I assume (?) that you're not on a Unix (Linux, MacOS, BSD, …) system, by the question?
The specifics are going to be very specific to your project. However, the brief answer will be:
- Try to isolate the Java vs. native code bits, if possible, into two projects. Eclipse deals better with things, that way. If not, you can still endure, but it won't be as pleasant.
- If you're on a Windows-type system, you can install CygWin and/or MinGW to provide the basic utilities you're missing. You may need to edit your global environment PATH (e.g. hit Windows+Break and look for your OS/version's “System Settings/Environment” dialog) to include these tools
- You could also just install a virtual machine (VirtualBox, VMWare, QEMU, whatever) with a reasonable Linux development environment, including Eclipse, in far less time than installing and configuring Cygwin or the like (in my limited experience). Downsides include file exchanging, multi-head set-ups, and most VM's don't seem to provide a decent 3D driver, so the user interface is a bit kludgier. If you have a spare machine, or don't mind rebooting, installing Linux onto a clean partition, or running off an external drive, may be a nice option. (In that case, you can access your Windows drive directly.)
To actually import the project(s):
* Make sure your Eclipse has the Java plug-ins (always? included) and (if you need it for native code) the CDT (C/C++ development toolkit) installed;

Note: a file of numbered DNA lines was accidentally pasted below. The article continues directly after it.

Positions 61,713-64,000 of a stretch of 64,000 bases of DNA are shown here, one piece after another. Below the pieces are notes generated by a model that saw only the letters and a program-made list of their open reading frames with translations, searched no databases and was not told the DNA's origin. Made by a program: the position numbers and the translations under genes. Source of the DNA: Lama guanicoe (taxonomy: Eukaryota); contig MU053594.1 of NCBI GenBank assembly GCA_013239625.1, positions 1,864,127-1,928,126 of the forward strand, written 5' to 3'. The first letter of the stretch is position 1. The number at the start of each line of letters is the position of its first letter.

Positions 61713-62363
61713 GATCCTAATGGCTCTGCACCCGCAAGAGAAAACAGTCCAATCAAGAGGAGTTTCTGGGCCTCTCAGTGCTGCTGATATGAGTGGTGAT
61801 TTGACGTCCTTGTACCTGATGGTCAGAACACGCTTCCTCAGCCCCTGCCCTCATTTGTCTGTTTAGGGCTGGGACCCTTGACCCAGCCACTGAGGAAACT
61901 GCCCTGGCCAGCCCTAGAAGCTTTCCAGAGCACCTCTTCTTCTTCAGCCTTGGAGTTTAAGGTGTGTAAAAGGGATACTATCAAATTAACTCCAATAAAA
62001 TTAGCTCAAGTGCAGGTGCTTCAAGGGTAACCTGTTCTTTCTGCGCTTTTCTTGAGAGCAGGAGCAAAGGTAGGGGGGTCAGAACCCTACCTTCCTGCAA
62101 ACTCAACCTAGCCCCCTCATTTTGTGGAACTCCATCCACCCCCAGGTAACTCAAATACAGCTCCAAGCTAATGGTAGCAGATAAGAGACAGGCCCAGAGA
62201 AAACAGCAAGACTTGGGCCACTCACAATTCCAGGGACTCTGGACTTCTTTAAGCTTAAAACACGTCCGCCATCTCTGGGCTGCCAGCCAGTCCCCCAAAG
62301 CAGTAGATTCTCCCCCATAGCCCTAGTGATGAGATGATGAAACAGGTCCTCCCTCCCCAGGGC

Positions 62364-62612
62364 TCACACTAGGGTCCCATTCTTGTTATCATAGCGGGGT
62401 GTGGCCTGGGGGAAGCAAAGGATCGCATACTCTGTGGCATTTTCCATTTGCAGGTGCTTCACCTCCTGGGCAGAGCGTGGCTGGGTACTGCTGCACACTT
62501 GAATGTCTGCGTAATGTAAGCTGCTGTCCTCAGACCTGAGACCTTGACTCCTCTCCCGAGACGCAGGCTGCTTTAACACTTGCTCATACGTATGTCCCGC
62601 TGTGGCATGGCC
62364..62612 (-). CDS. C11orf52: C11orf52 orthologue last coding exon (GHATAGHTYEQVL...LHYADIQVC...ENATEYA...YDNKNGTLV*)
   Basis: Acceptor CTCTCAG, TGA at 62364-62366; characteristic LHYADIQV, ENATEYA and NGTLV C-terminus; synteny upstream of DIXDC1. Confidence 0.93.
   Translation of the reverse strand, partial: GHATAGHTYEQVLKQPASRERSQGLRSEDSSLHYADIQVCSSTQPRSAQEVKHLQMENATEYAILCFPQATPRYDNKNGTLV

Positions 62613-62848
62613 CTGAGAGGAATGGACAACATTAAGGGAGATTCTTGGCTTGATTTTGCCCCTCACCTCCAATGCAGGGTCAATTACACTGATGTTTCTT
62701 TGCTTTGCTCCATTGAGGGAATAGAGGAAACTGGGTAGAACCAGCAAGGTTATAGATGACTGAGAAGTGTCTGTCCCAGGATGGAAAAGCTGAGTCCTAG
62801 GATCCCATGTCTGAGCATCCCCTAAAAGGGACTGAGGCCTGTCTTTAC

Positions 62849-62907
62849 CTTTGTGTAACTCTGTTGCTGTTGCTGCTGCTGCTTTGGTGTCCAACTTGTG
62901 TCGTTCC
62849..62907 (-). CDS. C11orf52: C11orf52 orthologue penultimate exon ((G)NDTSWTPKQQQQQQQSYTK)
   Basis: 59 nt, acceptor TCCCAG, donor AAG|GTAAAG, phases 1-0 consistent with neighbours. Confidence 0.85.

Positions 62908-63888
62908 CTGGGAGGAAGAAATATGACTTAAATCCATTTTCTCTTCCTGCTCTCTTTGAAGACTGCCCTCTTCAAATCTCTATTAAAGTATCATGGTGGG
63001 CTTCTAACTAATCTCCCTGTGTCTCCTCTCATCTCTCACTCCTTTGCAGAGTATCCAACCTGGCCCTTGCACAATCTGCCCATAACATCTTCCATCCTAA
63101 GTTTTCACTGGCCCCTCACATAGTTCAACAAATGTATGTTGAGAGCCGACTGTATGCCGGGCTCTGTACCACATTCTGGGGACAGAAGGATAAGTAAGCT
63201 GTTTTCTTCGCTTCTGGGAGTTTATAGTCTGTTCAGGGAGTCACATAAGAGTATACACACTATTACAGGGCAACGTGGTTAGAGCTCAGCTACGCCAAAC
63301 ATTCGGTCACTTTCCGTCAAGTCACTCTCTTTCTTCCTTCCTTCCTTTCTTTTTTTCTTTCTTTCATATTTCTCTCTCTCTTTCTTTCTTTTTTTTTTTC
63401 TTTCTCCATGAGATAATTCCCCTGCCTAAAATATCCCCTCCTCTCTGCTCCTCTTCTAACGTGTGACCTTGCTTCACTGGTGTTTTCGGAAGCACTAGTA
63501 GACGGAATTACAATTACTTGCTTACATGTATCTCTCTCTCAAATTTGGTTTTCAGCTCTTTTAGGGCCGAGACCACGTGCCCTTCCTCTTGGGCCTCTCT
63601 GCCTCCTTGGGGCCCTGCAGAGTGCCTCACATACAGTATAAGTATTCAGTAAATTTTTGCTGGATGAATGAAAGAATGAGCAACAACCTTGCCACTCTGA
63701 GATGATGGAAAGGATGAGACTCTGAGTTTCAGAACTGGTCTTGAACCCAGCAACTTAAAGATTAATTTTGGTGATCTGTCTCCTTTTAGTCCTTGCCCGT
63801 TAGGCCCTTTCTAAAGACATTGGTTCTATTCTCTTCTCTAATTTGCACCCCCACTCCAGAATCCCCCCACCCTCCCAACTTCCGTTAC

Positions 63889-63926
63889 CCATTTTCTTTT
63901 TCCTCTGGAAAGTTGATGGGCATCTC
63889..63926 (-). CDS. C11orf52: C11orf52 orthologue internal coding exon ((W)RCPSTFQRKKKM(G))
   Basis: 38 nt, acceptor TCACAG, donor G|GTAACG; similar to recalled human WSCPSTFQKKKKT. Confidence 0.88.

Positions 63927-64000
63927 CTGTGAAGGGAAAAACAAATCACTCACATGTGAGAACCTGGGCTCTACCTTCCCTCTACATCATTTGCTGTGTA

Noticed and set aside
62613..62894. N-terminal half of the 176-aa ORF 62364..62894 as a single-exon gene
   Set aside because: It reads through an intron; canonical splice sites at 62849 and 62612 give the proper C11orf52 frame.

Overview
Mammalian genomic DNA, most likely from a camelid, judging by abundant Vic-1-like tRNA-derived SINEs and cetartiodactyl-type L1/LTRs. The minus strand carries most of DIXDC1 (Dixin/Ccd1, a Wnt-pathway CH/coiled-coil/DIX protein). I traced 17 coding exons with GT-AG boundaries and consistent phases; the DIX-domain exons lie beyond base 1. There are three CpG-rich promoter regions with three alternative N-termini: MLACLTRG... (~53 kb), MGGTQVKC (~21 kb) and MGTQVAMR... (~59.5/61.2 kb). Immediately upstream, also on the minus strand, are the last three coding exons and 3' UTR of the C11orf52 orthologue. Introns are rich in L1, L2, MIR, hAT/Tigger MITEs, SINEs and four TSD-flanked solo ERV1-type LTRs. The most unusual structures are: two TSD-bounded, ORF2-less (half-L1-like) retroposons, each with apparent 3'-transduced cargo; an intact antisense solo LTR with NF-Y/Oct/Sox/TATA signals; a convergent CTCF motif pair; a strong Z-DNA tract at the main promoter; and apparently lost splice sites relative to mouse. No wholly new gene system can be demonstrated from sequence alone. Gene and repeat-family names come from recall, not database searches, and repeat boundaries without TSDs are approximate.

* Create two projects, one for Java, one for native code, and set them as part of the same Working Set, and/or relate them as one being a dependant project of the other;
* Lots of fiddling with Project Properties. In general, Unix Makefile-driven C code will work under a GCC toolchain setting without much (if any) fidgetting.
You may find yourself wanting to change file paths for your project on workstation vs. server builds; I strongly suggest using a “define” prefix macro: e.g. the traditional GNU macro is
_prefix, and on a Linux host is generally
/usr/local for test builds and
/opt/product-name for release builds (give or take); you could perhaps define
C:/Users/JohnDoe/product-name/ (yes, the
/ works on Windows, and makes Unix code much happier) and edit the strings appropriately, if you have hard-coded path names in the code.
Unfortunately, Java doesn't really support using a “define” system, but you'll probably either bundle your resources and access them in the native way (relative to your JAR/classpath…) or set them using a
.properties file or similar.